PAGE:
By Richard Henry Dana, Jr.
With an introduction and notes by
Homer Eaton Keyes, B.L.
Assistant Professor of Art in Dartmouth College
Crowded in the rank and narrow ship, -
Housed on the wild sea with wild usages, -
Whate'er in the inland dales the land conceals
Of fair and exquisite, O! nothing, nothing,
Do we behold of that in our rude voyage.
California and her Missions
Diagram of Ships
Explanation of Diagram
Two Years Before the Mast
Twenty-Four Years After
Two years before the mast were but an episode in the life of
Richard Henry Dana, Jr.; yet the narrative in which he details the
experiences of that period is, perhaps, his chief claim to a wide
remembrance. His services in other than literary fields occupied
the greater part of his life, but they brought him comparatively
small recognition and many disappointments. His happiest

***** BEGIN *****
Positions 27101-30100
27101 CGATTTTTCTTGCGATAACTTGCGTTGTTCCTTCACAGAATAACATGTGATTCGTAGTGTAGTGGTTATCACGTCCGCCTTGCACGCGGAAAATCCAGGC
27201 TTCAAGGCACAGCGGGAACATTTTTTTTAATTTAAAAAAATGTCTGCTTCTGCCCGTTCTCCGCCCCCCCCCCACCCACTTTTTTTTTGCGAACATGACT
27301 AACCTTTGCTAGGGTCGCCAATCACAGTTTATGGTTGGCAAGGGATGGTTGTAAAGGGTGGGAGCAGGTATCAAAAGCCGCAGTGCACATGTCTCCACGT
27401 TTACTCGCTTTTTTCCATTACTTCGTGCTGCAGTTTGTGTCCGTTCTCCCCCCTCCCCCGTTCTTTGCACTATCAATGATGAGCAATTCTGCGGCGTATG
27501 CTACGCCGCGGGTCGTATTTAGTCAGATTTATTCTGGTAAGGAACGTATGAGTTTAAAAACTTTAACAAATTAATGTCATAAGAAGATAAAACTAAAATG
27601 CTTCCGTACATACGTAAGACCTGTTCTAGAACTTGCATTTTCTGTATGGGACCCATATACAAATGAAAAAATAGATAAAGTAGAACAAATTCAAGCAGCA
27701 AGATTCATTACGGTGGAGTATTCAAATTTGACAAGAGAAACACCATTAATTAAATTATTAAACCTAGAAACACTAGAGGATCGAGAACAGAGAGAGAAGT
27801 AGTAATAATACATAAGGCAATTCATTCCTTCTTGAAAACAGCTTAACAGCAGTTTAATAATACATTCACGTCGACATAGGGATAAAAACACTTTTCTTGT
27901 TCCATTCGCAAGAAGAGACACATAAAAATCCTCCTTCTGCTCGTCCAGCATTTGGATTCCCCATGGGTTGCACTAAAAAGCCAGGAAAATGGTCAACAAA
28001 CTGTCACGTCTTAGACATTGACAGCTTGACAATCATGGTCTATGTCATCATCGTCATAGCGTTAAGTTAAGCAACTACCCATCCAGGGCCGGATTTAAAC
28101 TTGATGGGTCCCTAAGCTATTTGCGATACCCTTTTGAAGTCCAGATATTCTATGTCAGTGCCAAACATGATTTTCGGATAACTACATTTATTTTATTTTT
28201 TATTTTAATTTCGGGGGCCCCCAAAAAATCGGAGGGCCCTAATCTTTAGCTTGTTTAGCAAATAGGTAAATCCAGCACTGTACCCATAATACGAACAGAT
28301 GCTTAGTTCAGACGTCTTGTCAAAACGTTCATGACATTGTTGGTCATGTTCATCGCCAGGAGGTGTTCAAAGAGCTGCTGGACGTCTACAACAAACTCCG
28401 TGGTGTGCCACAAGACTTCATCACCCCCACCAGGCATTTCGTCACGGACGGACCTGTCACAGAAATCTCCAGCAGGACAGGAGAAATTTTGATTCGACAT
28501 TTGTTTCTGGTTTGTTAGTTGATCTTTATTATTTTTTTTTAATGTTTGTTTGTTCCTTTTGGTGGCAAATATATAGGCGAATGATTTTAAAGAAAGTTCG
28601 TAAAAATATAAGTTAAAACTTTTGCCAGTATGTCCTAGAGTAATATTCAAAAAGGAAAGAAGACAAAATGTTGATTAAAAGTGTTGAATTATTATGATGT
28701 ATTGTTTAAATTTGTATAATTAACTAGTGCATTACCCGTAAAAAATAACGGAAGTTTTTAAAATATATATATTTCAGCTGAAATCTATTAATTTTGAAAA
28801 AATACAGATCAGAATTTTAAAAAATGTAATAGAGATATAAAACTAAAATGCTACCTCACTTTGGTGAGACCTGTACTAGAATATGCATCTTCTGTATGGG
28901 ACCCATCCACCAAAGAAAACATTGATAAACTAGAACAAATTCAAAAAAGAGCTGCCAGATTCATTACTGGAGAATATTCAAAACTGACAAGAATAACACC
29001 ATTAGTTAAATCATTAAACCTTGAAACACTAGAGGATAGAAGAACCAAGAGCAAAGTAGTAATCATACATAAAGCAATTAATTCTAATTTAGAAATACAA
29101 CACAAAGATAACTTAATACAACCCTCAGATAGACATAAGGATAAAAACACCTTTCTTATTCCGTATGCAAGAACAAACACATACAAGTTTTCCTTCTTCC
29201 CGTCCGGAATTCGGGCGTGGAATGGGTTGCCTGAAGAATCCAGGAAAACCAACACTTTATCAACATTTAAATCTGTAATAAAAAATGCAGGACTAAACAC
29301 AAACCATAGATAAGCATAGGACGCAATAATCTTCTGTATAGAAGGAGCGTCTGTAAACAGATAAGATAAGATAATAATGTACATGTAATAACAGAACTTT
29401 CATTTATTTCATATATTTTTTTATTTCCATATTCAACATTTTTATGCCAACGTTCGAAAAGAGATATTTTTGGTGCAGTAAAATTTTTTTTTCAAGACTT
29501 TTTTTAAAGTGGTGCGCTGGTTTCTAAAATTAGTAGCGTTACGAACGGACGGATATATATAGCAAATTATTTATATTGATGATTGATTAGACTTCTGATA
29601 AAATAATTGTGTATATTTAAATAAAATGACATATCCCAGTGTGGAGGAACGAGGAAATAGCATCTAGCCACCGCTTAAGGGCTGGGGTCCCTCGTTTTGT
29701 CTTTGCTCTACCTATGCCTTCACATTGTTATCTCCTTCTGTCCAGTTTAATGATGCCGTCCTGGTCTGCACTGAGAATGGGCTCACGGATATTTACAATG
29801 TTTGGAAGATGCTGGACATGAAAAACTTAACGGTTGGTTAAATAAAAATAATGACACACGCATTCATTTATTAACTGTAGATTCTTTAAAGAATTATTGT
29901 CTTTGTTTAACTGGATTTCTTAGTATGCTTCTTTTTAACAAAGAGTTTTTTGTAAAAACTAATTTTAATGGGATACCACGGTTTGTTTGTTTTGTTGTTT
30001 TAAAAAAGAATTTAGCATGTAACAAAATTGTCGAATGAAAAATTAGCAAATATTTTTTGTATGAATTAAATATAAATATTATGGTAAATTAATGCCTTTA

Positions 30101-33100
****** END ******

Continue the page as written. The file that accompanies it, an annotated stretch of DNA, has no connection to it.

associations were literary, his pleasantest acquaintanceships
those which arose through his fame as the author of one book.
The story of his life is one of honest and competent effort,
of sincere purpose, of many thwarted hopes. The traditions
of his family forced him into a profession for which he was
intellectually but not temperamentally fitted: he should have
been a scholar, teacher, and author; instead he became a lawyer.
Born in Cambridge, Mass., August 1, 1815, Richard Henry Dana, Jr.,
came of a line of Colonial ancestors whose legal understanding and
patriotic zeal had won them distinction.